If he could see himself now, Harry would be horrified. Slack-mouthed, out for the count, he has got drips going into him, tubes coming out of him, wires and sensors everywhere you look. And now the final indignity: Someone is taking the clippers to that rich, golden fur.
“Poor thing,” a nurse says. “He isn’t half going to look weird.”
There is worse to come. A neurosurgeon called Patrick Kenny is about to insert two stainless-steel pins into Harry’s skull. To these he will fit a clamp, immobilizing Harry’s head. His jaws will be wedged open. Then Kenny will cut a tiny hole through the back of the roof of Harry’s mouth and, in an operation that will last more than four hours, set about removing a pea-sized tumor from a vital gland at the base of his brain.
Harry is a cat. A 12-year-old maine coon. He is a big old fella, as maine coons generally are, but Harry is considerably bigger than he should be, because the tumor on his pituitary gland is causing it to produce far more growth hormone than it should, a condition known as acromegaly. This has led to one of the disease’s most common complications — uncontrolled diabetes, as the excess hormone counters the effects of insulin.
So Harry has needed insulin injections, and lots of them: 12 units, morning and night. It is miserable and according to Harry’s owners, Richard and Tracy Mills, it is not making any appreciable difference. The options are not plentiful, says Stijn Niessen, a lecturer in internal medicine at the Royal Veterinary College’s Queen Mother Hospital for Animals (QMHA) near Potters Bar, England.
“You can continue controlling the diabetes with insulin, but that’s a bit like mopping the floor with the tap turned on,” Niessen says, as eight vets and nurses in surgical scrubs busy themselves purposefully around Harry, flat out on the table. “The tumor continues to grow slowly — but there will eventually be a neurological impact.”
There is radiation therapy, but that is long and tough: between five and 10 sessions, each requiring a general anesthetic and with no guarantee of success. There are also drugs called somatostatins, which inhibit the growth hormone, “but they’re not generally very useful, at least not in cats.”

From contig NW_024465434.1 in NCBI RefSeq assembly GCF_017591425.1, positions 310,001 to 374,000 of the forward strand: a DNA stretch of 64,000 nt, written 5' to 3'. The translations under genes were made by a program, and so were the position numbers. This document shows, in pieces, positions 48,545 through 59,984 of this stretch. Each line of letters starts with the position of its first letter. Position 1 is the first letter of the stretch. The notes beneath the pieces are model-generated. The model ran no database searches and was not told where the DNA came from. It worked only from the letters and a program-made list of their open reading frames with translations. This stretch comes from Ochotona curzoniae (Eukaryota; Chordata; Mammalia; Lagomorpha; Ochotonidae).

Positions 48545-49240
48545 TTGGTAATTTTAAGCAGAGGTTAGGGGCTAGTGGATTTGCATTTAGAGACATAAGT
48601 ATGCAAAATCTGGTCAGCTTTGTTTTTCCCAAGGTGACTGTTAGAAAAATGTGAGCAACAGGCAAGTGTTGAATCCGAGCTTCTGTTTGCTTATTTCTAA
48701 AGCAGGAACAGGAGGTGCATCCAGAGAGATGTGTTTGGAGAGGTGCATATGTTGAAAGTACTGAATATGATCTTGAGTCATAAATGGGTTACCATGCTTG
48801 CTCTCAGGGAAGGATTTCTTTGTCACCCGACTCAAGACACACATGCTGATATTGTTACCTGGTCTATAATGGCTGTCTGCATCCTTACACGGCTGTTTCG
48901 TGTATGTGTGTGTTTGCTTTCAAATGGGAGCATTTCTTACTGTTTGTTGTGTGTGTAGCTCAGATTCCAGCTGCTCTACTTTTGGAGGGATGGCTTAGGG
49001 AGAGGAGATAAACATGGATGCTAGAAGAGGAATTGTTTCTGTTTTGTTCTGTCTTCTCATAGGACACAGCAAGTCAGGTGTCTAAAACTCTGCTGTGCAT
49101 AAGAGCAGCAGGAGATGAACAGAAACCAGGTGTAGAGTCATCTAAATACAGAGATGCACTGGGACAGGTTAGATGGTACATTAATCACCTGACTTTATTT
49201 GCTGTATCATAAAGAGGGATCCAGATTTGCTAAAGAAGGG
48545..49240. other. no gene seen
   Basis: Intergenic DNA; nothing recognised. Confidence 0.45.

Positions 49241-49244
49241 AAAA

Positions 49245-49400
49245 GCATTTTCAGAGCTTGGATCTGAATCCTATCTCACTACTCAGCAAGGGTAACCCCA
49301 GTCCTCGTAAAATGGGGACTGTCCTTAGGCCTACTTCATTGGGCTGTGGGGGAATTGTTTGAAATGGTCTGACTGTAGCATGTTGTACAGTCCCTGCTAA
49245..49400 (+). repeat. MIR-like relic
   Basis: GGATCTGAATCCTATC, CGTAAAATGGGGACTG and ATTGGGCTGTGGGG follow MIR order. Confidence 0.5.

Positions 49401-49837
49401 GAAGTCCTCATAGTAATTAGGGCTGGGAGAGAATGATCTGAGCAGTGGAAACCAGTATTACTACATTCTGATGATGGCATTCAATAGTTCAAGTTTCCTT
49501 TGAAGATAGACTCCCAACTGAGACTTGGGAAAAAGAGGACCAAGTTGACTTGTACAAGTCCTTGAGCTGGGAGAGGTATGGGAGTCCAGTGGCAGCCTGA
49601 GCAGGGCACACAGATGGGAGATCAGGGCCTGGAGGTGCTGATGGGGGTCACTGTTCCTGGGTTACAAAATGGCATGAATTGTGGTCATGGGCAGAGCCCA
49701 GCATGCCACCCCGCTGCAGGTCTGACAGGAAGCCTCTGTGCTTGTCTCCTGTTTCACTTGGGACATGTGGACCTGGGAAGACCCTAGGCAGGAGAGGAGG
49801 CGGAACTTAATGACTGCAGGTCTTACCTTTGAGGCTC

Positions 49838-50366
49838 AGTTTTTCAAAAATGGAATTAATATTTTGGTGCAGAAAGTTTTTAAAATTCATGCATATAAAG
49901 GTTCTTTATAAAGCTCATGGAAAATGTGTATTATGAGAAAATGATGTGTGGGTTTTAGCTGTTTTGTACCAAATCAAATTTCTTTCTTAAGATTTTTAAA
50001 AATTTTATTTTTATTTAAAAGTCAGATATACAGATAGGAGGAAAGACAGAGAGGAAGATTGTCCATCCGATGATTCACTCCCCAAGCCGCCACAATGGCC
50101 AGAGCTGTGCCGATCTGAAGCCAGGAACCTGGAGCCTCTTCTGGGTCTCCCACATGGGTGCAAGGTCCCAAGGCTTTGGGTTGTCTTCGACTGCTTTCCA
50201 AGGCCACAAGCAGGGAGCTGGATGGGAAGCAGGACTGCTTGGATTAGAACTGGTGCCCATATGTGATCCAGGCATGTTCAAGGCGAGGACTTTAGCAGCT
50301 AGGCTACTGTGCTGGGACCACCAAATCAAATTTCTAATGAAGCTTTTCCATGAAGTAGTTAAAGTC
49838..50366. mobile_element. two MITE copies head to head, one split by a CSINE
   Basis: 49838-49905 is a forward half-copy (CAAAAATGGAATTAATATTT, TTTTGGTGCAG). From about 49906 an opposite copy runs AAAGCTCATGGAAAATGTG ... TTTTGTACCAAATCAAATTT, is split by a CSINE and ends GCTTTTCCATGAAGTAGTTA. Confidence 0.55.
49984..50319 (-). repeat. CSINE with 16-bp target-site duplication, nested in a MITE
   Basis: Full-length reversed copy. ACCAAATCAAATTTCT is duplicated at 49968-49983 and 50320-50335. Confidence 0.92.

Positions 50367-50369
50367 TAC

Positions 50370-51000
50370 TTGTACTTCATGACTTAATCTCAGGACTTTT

Or there’s this operation: “Which is, well ... rather new.”
In fact, it has been done a bare handful of times and only once before in Britain — at the QMHA. The risk, Niessen says, is very real: Harry could die.
“But the owners were of the opinion that it was better to attempt it,” he says. “Not doing so would mean the tumor getting worse, Harry continuing to live with uncontrollable diabetes and his quality of life being very poor — and deteriorating. And that’s what it’s about: quality of life for the animal. That’s why we do this. That’s why we’re here.”
Some people, of course, will question whether it is right for a shining, state-of-the-art institution like the QMHA, perhaps the finest of its kind in the world — open round the clock, 365 days a year, employing 200-plus highly qualified staff, with spacious consulting rooms, cutting-edge operating theaters, the latest in ECG, CT and MRI equipment, a hydrotherapy tank and even a blood donor program — to be devoted to treating pet cats and dogs (“companion animals” is now the preferred term).
The QMHA treats up to 8,000 patients a year, most referred by their vets, for every conceivable condition: from acute heart failure to advanced neuromuscular disorders, malignant tumors to gastrointestinal disease, joint replacements to epilepsy. The array of disciplines offered here is as complete as anyone could want: anesthesia, cardiology, dermatology, emergency and critical care, internal medicine, neurology, oncology, opthalmology, orthopaedics, soft-tissue surgery, says Holger Volk, genial head of the hospital’s small animal group.